Committment Issues?

Around this time last year, my friends were still reeling from the news of their acceptances, deciding between their various options or diving head first into any and all Yale first-year information they could find. Anxieties, excitement, and tensions were all skyrocketing as we chose where we’d spend the next four years. I, however, had known I was going to Yale for a few months — I was admitted Early Action and committed on January 1st. I’d only visited Yale once before in September. I accepted my offer of admission before I received my financial aid letter. In hindsight, committing was a bold, risky leap of faith.

This is a portrait of me during my senior year of high school!

As a senior, I was drawn to many of the same Yale features that other admits were — the architecture, the residential colleges, the latent Hogwarts vibe, the allure of the Ivy League, the friendliness and genuineness of the students. I heard and experienced the common but true story of being lost and encountering a Yalie who kindly guided me to my destination. 

Being accepted into an Ivy League was also unprecedented in my family, who emphasized the importance of education growing up; the idea of not choosing Yale almost felt like looking a gift horse in the mouth, given the history of sacrifice I’d been made aware of. Still, even beyond Yale’s more conspicuous, popular aspects, and the sense of responsibility to attend a university like it, there was an unspoken quality about it that drove me to commit so early. 

Me hastily committing to Yale, circa January 2018, oil on canvas.

Looking back, some of the affirmations I heard from Yalies initially sounded a bit corny or immaterial — but they were also honest and authentic. For all of Yale’s most visible charms, there was also an untameable undercurrent of collective happiness that seemed to swallow up the whole university. There would be stress, and challenges, and I’d falter and doubt myself at times — but I’d have a resilient community to fall back on. Yale offered homes rather than a home — multitudes of families, of groups, of people I could write and belly laugh and race down sidewalks with. People who would help me grow and hold me accountable and be there to lean on. Even now, there are so many spaces on campus that I cherish: places where my blackness and passion for performance and writing is centered like my theater and performance poetry groups, places where I can relax and decompress like my residential college, or even fleeting interactions with friends and professors. Yale’s home felt like something I couldn’t pin down and define completely — and I liked that.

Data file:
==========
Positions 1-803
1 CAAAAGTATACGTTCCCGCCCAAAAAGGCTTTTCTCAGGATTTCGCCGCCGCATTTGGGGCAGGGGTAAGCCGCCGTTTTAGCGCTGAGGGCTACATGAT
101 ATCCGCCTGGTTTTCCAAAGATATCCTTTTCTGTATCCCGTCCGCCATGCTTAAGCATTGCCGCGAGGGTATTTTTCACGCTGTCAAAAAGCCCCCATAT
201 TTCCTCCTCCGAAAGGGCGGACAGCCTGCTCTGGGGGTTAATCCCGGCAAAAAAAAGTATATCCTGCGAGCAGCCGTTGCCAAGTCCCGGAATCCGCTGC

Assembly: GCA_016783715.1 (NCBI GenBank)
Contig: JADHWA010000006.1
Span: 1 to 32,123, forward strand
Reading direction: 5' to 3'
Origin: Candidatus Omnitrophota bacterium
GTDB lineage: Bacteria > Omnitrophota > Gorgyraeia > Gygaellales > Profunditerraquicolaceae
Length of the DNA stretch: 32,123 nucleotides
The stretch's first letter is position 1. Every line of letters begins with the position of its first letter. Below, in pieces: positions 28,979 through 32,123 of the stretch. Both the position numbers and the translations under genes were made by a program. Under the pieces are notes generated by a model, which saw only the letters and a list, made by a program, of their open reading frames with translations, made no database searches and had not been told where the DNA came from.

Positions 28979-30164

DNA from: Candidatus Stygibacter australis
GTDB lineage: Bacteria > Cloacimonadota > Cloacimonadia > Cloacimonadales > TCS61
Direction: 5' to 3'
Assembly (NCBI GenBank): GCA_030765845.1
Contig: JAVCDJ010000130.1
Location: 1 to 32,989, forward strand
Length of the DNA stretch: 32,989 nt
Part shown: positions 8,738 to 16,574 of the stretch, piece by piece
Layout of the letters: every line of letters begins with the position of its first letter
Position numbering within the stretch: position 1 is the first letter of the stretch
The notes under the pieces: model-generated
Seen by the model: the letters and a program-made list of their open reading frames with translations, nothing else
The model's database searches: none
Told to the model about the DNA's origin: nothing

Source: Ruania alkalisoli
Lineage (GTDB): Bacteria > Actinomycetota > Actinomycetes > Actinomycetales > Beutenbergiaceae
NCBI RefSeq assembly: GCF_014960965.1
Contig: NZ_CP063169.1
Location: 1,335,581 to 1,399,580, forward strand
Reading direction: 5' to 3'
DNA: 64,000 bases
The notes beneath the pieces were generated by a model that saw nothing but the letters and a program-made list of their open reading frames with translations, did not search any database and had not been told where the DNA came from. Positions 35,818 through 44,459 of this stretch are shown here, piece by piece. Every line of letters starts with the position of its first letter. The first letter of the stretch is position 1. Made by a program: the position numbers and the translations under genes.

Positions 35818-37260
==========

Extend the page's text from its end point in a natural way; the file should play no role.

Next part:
Ever felt like this?

I remember sitting in the Acorn (Silliman’s coffee shop) with one of my sister’s friends who attended Yale, watching one of the WORD poets read during the Bulldog Days open mic. The event was a short breath of calm amidst the enthusiastic rush that encapsulates all three days.

“I think you and the guy who read the love poem are gonna be good friends!”

And, serendipitiously enough, we are. In that moment, though, in the lull of quiet amidst an otherwise simultaneously exciting yet nervewracking time, I had an intuitive, reassuring feeling that Yale was going to work out. 

If I had to use one picture to descirbe my first year at Yale, it would be this one.

I don’t know if I can distill the reason why I picked Yale so early down into a single answer. I also don’t know if I’m conscious of the entirety of that decision, even now. Maybe it was because of the graduate student I bumped into at the airport who was excited for me to experience Bulldog Days. Maybe it was the flowers blooming on Old Campus. Maybe it was because of the resources I saw or the students I met or the weather when I visited. Maybe it was concrete. Maybe it was a whim.

I don’t know how to explain and articulate all of my Yale experiences. I don’t know how to solidify them all into words. Maybe they’re best left like that —like a glowing halo of memories that could only ever be relived in the mind’s eye. Tired heads rested on shoulders. Surprise Christmas presents in coffee shops. Late night ramen dinners. The piggyback rides. Sharing umbrellas in the rain. Apple picking. Laying in hammocks at 3 a.m. eating potato cones and spilling ketchup.

To the admitted students of 2023: this decisions season, you’ll have to take some risks. You may be absolutely sure of your decision. You may have doubts. You may have an “Acorn” moment, or not. It can be hard to find your people or determine if Yale is a good fit for you in one day, or three, or through a few interactions. So think about where you feel most at home. Where you feel most celebrated. Where you feel most welcome. Take at least one moment to be submerged in the lull, envision a glimpse of what’s next, and trust yourself.